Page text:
It's no secret that Orlando City is trying to become the next expansion franchise in Major League Soccer. But what might be a surprise is just how close the team might be to announcing plans for a new soccer-specific stadium in Orlando.
While recent reports out of New York City have Mayor Bloomberg and MLS commissioner Don Garber "very close" to completing a deal to build a new $300M stadium in Flushing Meadows, Orlando City's front office has been quietly working with MLS, Orlando's Mayor, Orange County's Mayor, and private financers to finalize a plan of their own.
Sunday evening, the Orlando City staff were in Houston to visit BBVA Compass Stadium and meet with Dynamo officials to discuss their team structure and stadium plan. The team posted pictures of their trip on Facebook and Twitter throughout the evening causing supporter groups to go nuts over the possibilities. I realized something was up when my mailbox start filling with emails with various names like "Orlando Stadium" and "MLS Stadium", so I sat down and started working my sources to get you the latest information, some of which even surprised me.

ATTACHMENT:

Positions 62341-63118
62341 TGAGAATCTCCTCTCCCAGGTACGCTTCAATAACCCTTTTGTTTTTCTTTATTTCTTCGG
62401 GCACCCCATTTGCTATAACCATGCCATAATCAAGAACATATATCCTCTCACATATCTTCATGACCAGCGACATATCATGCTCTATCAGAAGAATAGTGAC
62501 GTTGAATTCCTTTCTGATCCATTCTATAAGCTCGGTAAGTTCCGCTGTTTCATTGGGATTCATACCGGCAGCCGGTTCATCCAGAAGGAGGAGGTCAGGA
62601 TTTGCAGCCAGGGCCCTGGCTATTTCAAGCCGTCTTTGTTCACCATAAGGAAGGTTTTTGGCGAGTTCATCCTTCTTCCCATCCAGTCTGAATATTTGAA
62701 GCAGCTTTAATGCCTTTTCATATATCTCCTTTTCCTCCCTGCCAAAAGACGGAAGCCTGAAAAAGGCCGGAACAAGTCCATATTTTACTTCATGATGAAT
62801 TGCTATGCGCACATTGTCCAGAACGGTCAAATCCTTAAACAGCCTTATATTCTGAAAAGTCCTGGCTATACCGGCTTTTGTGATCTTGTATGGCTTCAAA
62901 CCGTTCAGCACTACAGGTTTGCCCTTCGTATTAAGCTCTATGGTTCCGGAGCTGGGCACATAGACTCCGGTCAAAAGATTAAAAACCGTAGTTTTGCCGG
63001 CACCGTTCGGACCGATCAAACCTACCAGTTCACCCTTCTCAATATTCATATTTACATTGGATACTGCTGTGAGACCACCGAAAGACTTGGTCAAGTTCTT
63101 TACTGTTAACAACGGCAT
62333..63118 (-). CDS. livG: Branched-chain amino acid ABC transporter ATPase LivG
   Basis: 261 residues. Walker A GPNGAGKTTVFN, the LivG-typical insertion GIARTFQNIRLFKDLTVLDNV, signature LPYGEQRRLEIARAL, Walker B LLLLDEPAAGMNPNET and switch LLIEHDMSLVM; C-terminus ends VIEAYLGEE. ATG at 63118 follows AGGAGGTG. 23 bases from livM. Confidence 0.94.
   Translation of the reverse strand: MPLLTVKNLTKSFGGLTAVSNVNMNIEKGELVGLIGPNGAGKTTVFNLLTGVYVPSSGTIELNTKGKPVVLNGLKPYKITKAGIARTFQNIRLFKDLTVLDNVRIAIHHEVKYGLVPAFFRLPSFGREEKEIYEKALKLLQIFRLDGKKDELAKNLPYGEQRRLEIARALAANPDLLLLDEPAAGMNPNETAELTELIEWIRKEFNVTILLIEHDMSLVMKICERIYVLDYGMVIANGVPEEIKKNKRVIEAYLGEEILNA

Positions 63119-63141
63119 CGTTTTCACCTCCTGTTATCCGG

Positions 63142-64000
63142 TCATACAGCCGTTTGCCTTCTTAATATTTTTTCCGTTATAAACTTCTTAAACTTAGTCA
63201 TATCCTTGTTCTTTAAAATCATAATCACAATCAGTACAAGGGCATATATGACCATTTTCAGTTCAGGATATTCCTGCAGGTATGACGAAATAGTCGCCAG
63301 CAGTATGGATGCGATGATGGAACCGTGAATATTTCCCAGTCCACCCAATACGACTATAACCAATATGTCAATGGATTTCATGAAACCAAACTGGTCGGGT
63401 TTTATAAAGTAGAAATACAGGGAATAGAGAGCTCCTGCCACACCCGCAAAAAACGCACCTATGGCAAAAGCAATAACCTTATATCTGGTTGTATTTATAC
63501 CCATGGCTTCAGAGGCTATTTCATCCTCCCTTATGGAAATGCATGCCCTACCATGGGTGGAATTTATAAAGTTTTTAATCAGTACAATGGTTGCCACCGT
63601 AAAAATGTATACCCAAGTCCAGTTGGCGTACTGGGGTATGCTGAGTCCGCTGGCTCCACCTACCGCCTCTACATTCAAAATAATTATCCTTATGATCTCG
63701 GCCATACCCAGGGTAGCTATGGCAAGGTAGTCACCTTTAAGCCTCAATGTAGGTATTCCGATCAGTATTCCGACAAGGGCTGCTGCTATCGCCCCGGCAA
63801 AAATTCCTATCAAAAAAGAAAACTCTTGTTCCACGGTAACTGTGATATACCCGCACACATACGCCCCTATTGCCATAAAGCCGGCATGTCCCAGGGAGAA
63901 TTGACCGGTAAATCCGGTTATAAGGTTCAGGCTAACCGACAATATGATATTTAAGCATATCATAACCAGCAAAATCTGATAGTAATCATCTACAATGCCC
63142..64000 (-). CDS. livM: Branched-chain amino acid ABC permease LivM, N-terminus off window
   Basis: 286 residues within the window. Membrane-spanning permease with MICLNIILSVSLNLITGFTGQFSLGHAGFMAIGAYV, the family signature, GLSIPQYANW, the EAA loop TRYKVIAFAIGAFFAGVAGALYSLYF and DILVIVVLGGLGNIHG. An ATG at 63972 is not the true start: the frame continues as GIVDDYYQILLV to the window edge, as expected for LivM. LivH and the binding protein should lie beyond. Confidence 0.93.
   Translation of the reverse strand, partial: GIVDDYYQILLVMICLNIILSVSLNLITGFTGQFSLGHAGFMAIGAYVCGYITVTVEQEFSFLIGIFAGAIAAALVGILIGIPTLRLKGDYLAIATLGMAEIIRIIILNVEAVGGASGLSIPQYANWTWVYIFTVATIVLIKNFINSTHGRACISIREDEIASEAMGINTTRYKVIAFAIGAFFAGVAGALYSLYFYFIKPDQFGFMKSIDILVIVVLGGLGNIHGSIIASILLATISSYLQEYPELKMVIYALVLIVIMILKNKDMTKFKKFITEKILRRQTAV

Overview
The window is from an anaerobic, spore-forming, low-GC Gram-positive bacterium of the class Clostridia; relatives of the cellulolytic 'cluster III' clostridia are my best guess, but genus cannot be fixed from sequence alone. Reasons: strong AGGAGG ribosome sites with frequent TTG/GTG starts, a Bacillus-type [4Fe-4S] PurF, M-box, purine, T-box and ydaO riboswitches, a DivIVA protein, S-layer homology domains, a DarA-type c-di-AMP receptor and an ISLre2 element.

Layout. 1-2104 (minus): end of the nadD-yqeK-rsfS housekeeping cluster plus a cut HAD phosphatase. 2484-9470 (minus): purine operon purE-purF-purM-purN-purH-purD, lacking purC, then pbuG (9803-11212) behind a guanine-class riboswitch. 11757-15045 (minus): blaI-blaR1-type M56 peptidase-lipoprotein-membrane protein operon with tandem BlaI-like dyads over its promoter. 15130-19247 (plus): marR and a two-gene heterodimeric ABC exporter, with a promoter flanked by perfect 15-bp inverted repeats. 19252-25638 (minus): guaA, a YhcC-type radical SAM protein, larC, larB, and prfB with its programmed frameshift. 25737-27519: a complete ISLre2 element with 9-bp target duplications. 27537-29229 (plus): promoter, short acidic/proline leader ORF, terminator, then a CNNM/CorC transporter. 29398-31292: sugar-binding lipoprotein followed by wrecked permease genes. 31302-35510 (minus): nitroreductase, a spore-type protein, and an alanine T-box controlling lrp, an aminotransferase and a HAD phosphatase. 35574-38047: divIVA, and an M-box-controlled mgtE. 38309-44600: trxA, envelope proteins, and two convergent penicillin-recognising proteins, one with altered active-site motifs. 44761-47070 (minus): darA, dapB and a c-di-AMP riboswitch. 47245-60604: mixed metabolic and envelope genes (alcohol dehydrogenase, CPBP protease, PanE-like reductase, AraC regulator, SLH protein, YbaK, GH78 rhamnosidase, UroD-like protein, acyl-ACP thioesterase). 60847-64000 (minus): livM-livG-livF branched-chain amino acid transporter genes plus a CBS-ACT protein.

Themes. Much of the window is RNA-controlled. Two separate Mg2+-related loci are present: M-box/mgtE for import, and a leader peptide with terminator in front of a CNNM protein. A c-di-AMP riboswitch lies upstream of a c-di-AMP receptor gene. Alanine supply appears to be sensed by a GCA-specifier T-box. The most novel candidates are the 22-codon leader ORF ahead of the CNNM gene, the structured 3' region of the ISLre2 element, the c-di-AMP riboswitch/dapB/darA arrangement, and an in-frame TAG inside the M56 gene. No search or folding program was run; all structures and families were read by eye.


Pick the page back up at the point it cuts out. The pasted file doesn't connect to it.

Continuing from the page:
First, the trip to Houston was planned well in advance and involved most of the top officials from both Orlando and Houston's front offices. As we've mentioned countless times before, the Dynamo's new stadium was built at a total cost of $95M and is considered the ideal model for a new stadium in Orlando. However the Houston trip was just the start. I confirmed with Orlando Mayor Buddy Dyer's office that he will be accompanying team officials to Kansas City from August 26th-28th to meet with Sporting KC officials as well as MLS executives. While the Mayor's nor Orlando City's offices would confirm the specifics of the meeting, my understanding is that it will be a sit down presentation with MLS to go over stadium specifics in Orlando.
Next, it is my understanding that MLS has had regular monthly teleconferences with Orlando City's front office regarding the stadium issue. This is not unique to Orlando, several other teams including interested parties in New York City, Minnesota, and Las Vegas have been given the same luxury. The unique aspect is that these meetings have become more regular and involving higher level staff with MLS, up to and including MLS president Mark Abbott. While I couldn't confirm that Abbott would be in Kansas City during the team's trip at the end of the month, the assumption (and it's just that) is he will be there as-is typical for presentations of this nature.